by Eldon R. Lindsey Professor of Economics and Finance, Dr. Clifford F. Thies
Grocery stores sound like the last line of defense of brick and mortar retailers against the onslaught of the virtual marketplace. So, what’s up with Amazon buying Whole Foods?
What’s Amazon’s motivation? Could this be to disgorge cash from Amazon’s corporate treasury without declaring a dividend? Its latest balance sheet shows $26 B in cash and equivalents, out of $83 B in total assets.
What’s Whole Foods’ motivation? This sounds like an exit strategy. Whole Foods has maximized or has nearly maximized its potential for growth and may now be viewed as a cash cow rather than a rising star.
Potential synergy: Combining Amazon’s ability to deliver items that cannot be stocked locally to the diverse market segments served by Whole Foods. This could enable Whole Foods / Amazon to move to a hybrid marketing strategy.
If this strategy works, we could see both an increase in variety and a decrease in price in the goods offered by Whole Foods.
It is not unusual for a company to get started with a singular focus and then to shift to a hybrid orientation to take advantage of the relative strengths of alternative methods.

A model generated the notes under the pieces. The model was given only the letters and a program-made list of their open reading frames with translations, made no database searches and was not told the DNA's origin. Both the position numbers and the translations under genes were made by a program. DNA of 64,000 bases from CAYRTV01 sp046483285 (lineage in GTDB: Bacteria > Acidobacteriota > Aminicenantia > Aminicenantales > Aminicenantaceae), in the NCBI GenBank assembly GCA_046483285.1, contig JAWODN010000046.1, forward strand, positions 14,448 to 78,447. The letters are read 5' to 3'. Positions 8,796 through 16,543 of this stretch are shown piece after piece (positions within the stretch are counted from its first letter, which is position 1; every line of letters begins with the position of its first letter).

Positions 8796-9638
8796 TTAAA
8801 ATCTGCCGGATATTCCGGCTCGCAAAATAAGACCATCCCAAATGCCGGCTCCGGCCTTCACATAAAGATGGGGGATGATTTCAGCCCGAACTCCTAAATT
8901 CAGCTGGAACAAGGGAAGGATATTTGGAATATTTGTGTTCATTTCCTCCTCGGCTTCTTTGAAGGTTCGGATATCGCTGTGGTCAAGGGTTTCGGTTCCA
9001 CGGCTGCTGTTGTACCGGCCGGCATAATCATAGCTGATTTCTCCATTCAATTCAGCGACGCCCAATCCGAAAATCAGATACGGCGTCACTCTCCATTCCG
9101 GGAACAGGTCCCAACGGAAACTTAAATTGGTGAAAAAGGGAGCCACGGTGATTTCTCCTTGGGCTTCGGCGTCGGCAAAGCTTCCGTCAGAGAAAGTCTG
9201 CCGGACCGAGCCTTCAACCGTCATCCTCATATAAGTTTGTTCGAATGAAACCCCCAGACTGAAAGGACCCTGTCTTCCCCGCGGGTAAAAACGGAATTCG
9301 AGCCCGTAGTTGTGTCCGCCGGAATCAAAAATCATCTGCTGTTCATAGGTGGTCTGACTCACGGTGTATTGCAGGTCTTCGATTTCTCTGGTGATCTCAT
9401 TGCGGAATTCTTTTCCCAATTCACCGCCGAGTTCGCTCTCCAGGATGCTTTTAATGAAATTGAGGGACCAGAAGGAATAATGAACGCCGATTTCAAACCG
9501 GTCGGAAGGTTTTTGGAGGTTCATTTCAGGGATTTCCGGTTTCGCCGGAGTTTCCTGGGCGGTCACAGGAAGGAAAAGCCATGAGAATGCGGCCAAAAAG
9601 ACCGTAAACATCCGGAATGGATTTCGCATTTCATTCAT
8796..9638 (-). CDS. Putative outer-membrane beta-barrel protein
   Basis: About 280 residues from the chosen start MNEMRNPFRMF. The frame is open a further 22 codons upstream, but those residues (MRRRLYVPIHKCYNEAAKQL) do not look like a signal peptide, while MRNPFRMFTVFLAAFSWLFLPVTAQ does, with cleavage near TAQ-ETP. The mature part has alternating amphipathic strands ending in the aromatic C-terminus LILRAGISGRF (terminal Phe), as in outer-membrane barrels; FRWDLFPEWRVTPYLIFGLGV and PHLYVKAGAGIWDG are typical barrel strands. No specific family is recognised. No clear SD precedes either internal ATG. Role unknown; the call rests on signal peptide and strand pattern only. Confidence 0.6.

For example, FedEx began with a revolutionary all-air route system. Today, it features trucks as well as planes. Similarly, UPS has moved from an all-truck system to a route system involving ground and air.
Home Depot combines direct manufacturer-to-retailer operations with much of its stock, with distribution centers with other items in its stock.
Dell burst onto the scene with a revolutionary assembly line in which it built each computer upon receiving an order. Nowadays, Dell manufacturers many computers “on spec,” in limited product lines, as well as continues to offer customized computers.
American Woodmark pre-stocks certain components, while making other components and assembling the components into kitchens upon receiving an order.
Managers nowadays are agents of change in product design, manufacture, distribution and finance, all in real time, in a changing and competitive environment. The process involves a series of innovations followed by rationalization. We, at the Byrd School, are committed to preparing our students to being successful in the real and exciting world of business.